Some half a million people had been expected to witness the Papal Mass in Dublin’s Phoenix Park on Sunday, but in scenes reminiscent of certain President’s inauguration, the crowds were noticeably thin.
And many also noted that during the Pope’s tour around Dublin city centre via Popemobile on Saturday, the gatherings were considerably smaller than expected.
In more crowded areas, such as College Green, just one or two people deep lined the route, while some streets had barely any onlookers as the pontiff passed by.
Meanwhile, protesters turned out in large numbers.
Whilst the two-day visit has been dominated by the legacy of the clerical abuse scandal, the weather almost certainly played a major role in the lack of attendees.
Sunday saw massive amounts of rain from the early hours of the morning, resulting in a huge washout of the park, with pilgrims forced to trek through blowing gales and constant downpour for much of the 3km walk.
Many reported that although they had secured their tickets for the event, the amount of walking from the park entrance to their standing position prevented them from attending, especially for the elderly or infirm.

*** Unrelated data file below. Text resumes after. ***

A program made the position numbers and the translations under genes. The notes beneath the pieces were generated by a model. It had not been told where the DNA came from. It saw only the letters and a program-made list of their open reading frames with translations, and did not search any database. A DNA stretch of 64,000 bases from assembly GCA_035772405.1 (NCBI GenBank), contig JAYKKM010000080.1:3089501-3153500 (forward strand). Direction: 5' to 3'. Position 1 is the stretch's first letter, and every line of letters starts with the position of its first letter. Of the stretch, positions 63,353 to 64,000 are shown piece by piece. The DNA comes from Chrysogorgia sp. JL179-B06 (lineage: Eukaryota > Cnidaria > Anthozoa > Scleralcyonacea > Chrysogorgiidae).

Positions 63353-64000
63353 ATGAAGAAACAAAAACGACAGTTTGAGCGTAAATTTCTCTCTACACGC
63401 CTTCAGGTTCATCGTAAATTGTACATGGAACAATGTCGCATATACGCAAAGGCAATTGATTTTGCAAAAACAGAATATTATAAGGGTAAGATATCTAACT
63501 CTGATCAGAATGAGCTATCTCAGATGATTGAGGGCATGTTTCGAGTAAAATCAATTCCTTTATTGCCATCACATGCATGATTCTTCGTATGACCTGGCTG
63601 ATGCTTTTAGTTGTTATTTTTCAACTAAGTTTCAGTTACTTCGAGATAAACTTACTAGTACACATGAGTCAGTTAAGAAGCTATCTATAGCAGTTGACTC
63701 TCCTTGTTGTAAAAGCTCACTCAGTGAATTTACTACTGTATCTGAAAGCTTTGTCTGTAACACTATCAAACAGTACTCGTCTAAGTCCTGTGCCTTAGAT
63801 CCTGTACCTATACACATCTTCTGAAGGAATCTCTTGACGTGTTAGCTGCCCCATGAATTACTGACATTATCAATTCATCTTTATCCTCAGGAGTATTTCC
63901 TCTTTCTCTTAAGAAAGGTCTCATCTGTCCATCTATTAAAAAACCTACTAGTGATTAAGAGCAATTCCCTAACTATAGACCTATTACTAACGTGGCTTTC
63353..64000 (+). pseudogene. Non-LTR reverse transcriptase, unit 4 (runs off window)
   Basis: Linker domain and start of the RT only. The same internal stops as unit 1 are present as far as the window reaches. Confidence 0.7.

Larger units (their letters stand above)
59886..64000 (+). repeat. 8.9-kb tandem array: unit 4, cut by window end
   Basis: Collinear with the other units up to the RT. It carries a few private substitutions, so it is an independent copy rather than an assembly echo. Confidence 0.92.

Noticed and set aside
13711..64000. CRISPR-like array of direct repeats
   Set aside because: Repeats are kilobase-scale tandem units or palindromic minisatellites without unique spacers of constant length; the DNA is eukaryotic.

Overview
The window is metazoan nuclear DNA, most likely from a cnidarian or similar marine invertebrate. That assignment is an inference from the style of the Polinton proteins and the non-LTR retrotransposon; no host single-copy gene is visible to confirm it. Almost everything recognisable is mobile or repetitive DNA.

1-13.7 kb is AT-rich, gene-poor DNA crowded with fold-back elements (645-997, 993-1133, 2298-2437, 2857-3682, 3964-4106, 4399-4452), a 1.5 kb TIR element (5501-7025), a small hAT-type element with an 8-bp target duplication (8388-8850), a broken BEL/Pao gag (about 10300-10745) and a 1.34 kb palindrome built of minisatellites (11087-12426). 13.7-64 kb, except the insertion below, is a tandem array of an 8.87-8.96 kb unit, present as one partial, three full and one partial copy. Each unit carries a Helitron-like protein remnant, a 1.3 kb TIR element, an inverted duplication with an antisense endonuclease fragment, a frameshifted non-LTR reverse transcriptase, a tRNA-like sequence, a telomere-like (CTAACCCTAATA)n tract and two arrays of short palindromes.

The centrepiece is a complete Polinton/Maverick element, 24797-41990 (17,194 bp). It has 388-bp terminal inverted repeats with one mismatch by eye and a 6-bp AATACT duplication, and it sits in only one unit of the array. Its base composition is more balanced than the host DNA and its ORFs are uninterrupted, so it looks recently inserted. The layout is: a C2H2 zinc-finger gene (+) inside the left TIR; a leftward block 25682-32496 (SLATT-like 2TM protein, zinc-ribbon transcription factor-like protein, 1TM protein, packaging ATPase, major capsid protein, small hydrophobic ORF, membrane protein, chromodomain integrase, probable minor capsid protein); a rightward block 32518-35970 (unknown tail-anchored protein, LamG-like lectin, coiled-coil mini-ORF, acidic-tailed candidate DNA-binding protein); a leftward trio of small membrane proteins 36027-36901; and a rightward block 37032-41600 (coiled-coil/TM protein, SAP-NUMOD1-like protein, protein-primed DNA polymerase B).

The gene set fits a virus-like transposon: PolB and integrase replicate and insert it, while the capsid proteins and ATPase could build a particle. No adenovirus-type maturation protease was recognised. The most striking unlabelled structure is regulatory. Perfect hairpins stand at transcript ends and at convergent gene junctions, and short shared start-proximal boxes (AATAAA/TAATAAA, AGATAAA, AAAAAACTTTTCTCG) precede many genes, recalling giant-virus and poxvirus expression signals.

While a ban on mobility scooters and large prams from the Phoenix Park hindered parents with young children or people with mobility issues from attending.
The crowds were vastly different from those witnessed when Pope John Paul II made his trip to Ireland in 1979.
Among the well-wishers lining Dublin’s streets there were also protesters, who vented their anger as he drove by.
The issue of sex abuse within the Church was always going to dominate the trip, and Pope Francis will meet with victims during his weekend visit, following enormous pressure to speak out given Ireland’s devastating history of abuse and cover-ups.
Only last week the Pope was forced to issue a letter to Catholics around the world condemning the “crime” of priestly sexual abuse and its cover-up and demanding accountability, in response to new revelations in the United States of decades of misconduct by the Catholic Church.